The heart’s direct antidote

to judgment is compassion. Because the judge sees only what is wrong and what needs fixing, you know you will get no compassion from it. You will therefore be wary of exposing painful, scary, or negative parts of yourself, for you can be certain the judge will make you wish you hadn’t. Everything you think and feel can be used against you. Its job is to maintain the status quo, to protect you by maintaining a restricted sense of self.

If you expand or feel too good, the judge will give you a “dose of reality”; if you shrink too much or collapse, it will remind you that things aren’t so bad and that you will survive. Its job is not to validate you, acknowledge your courage, or appreciate your pain.

At best, the judge will try to fix your pain, tell you what you did wrong that made you feel hurt, how to take care of it, why it’s not worth worrying about, or how you have felt much worse. In this way, the judge mirrors all the ways your pain and hurt were dealt with as a child.

Certainly, when specific actions or events cause physical or emotional pain for a child, it is appropriate for parents to do what they can to remove or minimize the source of the hurt. In this way, many people got help with physical pain and attention to emotional pain. However, the situation was different when the source was not clear or could not be removed, such as a divorce, the death of a family member, a parent’s depression, or peer pressure at school. In these situations, few people had their pain accepted and held as natural.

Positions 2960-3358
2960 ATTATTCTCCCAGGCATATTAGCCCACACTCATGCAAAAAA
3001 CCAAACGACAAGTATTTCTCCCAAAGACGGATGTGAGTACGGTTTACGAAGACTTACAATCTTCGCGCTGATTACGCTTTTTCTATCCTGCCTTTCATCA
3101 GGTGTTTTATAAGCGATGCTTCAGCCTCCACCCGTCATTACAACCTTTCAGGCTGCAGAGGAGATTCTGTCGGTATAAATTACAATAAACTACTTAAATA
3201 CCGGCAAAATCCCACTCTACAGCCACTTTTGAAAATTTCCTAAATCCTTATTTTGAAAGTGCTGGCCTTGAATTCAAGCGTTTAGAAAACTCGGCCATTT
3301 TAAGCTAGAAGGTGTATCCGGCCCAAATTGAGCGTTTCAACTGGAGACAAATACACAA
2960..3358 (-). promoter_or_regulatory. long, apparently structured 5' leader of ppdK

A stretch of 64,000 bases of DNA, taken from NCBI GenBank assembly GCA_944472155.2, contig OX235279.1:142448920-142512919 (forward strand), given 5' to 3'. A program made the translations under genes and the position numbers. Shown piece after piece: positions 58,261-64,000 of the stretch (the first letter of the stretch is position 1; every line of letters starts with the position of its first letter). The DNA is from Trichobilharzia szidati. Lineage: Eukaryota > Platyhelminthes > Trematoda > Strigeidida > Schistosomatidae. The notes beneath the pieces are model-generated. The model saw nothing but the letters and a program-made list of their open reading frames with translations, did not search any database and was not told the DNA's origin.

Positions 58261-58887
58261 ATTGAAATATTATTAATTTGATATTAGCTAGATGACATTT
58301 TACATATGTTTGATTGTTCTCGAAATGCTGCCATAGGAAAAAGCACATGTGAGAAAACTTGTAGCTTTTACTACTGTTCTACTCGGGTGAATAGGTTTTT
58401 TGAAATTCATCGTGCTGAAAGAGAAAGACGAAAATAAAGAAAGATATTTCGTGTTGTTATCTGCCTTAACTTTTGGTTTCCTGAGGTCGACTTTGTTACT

Emotional pain in a child was often uncomfortable for the parents because it reflected an element of life they couldn’t control or were intolerant of in themselves. This discomfort shifted the parents’ focus to getting rid of the pain through denying, avoiding, discounting, or compensating for it. The child learned to feel that something was wrong if she was feeling pain. When the pain was treated as a problem, ultimately, the child came to believe she was somehow a problem for having the pain in the first place. As a child, part of you longed to have someone just be there with you in your pain, listen to you, hold you, and show you that pain is a natural part of life. This is what compassion does.” – Byron Brown, Soul without shame, a guide to liberating yourself from the judge within.